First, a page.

Light snow is falling Calgary today and for some unknown reason this got me going into the files I have of newsletters I wrote for the guys at Scott Base in 1968/69. As a news junkie by profession, I really missed getting or producing a daily newspaper. That’s how I decided to wrap together a few snippets our Post Office techies could glean off the radio with some stuff of what was happening around the base. I had a slightly selfish motive for my typewritten news sheet as I figured it would help me keep up with the the comings and goings of base activity and the real reason I was part of the team for the New Zealand Antarctic Research Program that summer: to get new items back to the New Zealand media. The first page was always news from New Zealand and perhaps significant items from overseas and the second page was the happenings of the people involved in New Zealand’s Antarctic endeavours.
I’m putting a chapter together in my book summarising some of the interesting events and also using the newsletter nuggets as excellent memory joggers.
One event I had completely forgotten until this week had nothing whatsoever to do with the summer scientific program but everything to do with how guys spent their time doing interesting things.
November 8 was far from a warm (southern) spring/summer day. The temperature was around minus 20 deg C with the wind wavering up and down to around the usual 22 knots. The big news of the day was the arrival of New Zealand’s largest airlift of supplies for the season. A Super Constellation aircraft brought six tons of scientific equipment and food with most of the equipment destined for the new winter-over base at Lake Vanda in the Wright Dry Valley. But tucked into the events around the base was a story I also wrote for the New Zealand media about Keith Mandeno, a lab technician,who set about growing a few plants in the tiny laboratory hut which adjoined the photographic darkroom I used.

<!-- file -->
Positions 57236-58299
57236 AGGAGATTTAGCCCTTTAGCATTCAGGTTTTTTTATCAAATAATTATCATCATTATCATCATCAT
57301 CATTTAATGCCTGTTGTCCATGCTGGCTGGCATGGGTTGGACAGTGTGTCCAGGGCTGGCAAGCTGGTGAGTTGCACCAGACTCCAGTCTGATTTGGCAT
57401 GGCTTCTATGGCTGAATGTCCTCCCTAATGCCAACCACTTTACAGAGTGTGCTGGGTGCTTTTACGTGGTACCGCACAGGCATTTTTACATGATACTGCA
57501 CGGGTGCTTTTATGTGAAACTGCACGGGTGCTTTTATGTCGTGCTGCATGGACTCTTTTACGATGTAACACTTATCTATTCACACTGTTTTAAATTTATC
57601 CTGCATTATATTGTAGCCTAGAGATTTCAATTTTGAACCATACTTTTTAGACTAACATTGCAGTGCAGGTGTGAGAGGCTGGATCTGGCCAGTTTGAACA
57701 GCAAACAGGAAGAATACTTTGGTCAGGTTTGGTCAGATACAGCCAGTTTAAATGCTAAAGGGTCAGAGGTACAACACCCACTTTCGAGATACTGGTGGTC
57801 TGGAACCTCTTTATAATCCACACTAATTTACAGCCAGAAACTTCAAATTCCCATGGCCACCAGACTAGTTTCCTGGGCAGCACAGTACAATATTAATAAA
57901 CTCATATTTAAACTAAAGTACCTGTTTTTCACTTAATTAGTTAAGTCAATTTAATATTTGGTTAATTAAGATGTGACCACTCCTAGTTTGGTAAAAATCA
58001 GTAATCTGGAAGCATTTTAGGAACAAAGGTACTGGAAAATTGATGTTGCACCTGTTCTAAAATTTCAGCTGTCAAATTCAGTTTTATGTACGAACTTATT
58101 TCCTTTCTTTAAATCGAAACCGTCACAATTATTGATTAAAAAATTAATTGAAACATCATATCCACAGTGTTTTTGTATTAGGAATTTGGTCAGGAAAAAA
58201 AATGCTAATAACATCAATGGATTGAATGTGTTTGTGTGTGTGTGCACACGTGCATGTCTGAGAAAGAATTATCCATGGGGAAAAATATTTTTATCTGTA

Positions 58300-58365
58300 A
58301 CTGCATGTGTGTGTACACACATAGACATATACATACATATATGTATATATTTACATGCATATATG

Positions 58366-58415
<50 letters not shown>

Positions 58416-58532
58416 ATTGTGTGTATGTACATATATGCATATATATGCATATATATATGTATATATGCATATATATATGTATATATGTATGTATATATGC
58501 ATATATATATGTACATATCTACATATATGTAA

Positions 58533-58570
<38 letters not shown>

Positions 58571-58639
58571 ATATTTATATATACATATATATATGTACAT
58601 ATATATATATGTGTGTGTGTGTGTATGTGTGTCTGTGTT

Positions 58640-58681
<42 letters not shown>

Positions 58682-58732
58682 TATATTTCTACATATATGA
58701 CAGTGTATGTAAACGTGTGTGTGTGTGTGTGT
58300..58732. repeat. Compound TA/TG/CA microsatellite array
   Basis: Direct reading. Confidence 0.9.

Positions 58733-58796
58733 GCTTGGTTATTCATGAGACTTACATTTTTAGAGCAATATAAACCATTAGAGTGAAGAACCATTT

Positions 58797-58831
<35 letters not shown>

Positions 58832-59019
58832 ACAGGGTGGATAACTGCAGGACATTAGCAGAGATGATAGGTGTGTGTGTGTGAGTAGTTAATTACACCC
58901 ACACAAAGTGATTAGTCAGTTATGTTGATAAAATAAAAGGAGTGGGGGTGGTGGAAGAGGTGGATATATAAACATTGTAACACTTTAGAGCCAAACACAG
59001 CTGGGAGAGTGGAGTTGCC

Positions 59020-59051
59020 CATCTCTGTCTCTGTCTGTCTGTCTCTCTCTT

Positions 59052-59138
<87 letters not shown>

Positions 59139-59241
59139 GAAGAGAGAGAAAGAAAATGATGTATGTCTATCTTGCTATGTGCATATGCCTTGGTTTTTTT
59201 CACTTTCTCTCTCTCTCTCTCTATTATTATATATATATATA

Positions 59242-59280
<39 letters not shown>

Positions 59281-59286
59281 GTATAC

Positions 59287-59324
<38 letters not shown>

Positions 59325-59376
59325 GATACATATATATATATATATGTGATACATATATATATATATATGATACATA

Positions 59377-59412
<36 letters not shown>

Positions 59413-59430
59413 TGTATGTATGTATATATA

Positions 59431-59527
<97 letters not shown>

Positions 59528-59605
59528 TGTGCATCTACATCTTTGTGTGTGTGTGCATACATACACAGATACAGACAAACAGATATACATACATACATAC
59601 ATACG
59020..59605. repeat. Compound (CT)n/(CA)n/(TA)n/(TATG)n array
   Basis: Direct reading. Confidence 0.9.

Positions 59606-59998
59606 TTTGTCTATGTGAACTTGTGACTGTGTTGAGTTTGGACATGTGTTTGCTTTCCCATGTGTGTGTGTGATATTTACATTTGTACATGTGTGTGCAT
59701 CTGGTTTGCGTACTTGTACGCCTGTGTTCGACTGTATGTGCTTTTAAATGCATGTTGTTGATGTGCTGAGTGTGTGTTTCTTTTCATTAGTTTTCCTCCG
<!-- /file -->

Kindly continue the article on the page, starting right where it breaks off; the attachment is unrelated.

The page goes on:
Keith liked to potter around with plants and had asked his mother to send something down from her Auckland, New Zealand, home. The result was six pots arrived, some from the home garden and some from a local plant merchant who “guaranteed” to send plants anywhere.
You can imagine the conversation Keith’s mother had with the plant mnerchant when she told him to send the plants to Scott Base, Antarctica. He thought she was joking at first but he cheerfully accepted the challenge and sent all the plants south free of charge. It was no mean feat. The plants had to be packaged and shipped in such a way to travel from Auckland to Christchurch where they would wait for a suitable airlift to McMurdo Sound. The plants, two Lily of the Valley, a rose and a variegated ivy arrived in good shape. All Keith had to do was to keep them growing.
Unfortunately my report ends there. I never did find out how the plants survived in that foreign indoor environment.
(a continuing story)